Contrary to popular belief, storms do not “blow out” over Lake Superior, Christenson says. Some severe weather systems are too strong to be significantly affected by the lake. Others, such as thunderstorms, can even be set in motion by lake winds.

Early in the season, when the lake is cold, it has a stronger effect on fledgling thunderstorm systems. As Lake Superior warms up, its influence on developing storms decreases, but the lake itself does not guarantee any sort of protection from dangerous weather.

This year’s warm winter and subsequent severe weather have had a ripple effect on the local economy and wildlife, according to Leonard Anderson, a retired biology teacher with a Master’s degree in ecology.

Above-average temperatures last winter meant less ice formation over the water. Since water under ice evaporates more slowly, less ice means more evaporation, causing a decrease in water levels.

If Lake Superior were to drop by even a foot, ships passing through the Duluth Harbor will have to reduce the volume of their freight, causing a loss in revenue.

Similarly, the ferry between Bayfield and Madeleine Island, the largest of the Apostle Islands, has been forced to run later into the winter because the lake took longer to freeze. Normally, when the ice becomes thick enough to create a natural “bridge,” vehicles can travel over it and the ferry stops for the season.

Humans aren’t the only ones who rely on the ice bridge. Timberwolves use them to reach Isle Royale, near Michigan’s north shore along the Canadian border. The warmer weather may restrict timberwolf access to the island, leaving the population to inbreed or die out entirely.

Lake Superior’s changing “air shed,” in which Moose Lake has generally been the cutoff between warmer inland conditions and cooler temperatures by the lake, is allowing opossum and other species to steadily encroach as far north as Carlton County, posing a threat to native songbirds, which are prey for the opossum.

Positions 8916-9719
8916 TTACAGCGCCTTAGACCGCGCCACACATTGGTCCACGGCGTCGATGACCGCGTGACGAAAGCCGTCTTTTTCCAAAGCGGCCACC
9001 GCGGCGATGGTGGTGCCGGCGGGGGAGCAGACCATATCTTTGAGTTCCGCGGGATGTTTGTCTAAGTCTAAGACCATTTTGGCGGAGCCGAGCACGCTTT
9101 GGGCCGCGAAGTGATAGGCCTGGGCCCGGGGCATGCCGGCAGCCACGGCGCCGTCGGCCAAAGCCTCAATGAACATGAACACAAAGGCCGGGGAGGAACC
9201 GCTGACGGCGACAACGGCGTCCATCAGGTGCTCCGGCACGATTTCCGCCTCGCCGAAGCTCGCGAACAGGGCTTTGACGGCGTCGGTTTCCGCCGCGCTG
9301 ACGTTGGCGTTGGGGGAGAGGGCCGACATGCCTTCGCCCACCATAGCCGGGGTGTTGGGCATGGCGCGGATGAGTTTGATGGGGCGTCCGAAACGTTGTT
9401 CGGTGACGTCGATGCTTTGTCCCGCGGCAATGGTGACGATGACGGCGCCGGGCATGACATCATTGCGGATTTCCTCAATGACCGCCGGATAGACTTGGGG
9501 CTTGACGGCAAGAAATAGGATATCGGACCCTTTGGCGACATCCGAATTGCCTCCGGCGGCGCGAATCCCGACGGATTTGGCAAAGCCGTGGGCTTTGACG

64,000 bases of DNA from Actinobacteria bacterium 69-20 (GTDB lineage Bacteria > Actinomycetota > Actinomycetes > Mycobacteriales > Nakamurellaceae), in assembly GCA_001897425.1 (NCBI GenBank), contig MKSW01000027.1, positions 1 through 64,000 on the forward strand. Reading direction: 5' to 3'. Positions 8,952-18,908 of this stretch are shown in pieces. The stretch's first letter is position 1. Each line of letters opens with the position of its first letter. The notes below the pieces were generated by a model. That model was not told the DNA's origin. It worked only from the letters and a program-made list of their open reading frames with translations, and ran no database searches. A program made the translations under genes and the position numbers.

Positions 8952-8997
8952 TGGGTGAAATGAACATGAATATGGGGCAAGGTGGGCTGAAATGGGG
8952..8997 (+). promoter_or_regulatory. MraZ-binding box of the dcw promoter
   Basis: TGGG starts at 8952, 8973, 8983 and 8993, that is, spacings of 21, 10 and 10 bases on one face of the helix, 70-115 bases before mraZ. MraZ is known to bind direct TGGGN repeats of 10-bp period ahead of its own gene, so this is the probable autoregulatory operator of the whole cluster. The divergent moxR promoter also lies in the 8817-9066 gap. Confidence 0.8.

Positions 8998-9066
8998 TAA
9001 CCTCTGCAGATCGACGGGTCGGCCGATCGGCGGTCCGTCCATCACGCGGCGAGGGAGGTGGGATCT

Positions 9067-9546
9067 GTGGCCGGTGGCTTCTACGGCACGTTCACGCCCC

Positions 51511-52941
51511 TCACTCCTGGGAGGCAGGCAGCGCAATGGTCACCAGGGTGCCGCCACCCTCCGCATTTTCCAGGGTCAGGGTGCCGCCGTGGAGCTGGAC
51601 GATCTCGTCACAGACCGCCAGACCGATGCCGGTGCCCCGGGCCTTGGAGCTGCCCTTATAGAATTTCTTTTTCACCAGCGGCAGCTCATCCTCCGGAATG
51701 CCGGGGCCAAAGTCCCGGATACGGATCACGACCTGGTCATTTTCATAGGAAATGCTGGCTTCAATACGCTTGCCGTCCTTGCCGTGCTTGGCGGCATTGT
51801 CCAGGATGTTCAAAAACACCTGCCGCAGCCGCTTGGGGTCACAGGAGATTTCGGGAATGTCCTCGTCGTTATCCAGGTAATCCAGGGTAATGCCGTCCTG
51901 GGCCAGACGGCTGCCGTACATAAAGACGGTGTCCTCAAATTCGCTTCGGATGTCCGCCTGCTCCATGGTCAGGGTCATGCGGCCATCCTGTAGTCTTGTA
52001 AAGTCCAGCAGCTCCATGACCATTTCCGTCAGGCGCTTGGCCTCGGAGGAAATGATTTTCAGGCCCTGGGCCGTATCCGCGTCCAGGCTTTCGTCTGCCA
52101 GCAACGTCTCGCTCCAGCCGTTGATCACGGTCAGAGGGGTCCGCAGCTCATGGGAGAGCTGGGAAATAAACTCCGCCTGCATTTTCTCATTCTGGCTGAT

Flora is as vulnerable as fauna and doesn’t have the option of forced migration. Apple trees, eastern hemlock, and plants that thrive along the south shore can’t seek out more suitable conditions if average temperatures rise.

Marine life could be thrown out of balance as Minnesota and Wisconsin lakes warm up. The population of inland lake fish, such as walleye, may drop, while those that can adapt to warmer water, such as bass, increase.

Coaster brook trout, highly prized by anglers, live just offshore in Lake Superior. Since this is the only part of the lake shallow enough to really heat up much during summer, this species could be particularly threatened.

Lake Superior’s watershed streams, such as Lester River, Knife River, Baptism River, and Brule River, warm faster than the lake itself, jeopardizing brook trout and steelhead populations.

And rising temperatures tend to be cumulative, says Anderson, because ice acts as a “light surface,” reflecting solar radiation, while liquid water, or “dark surface,” absorbs it. With more absorption this year, it becomes that much harder for ice to form in the future.

But Lake Superior is fickle and Christenson urges caution when prognosticating. “Every single area has challenges to forecasting,” she says.

The Gunflint Trail, for example, has a uniquely rising terrain that makes predictions tricky. “The lake, of course, is a big challenge,” making harder the already difficult task of knowing what the weather may bring.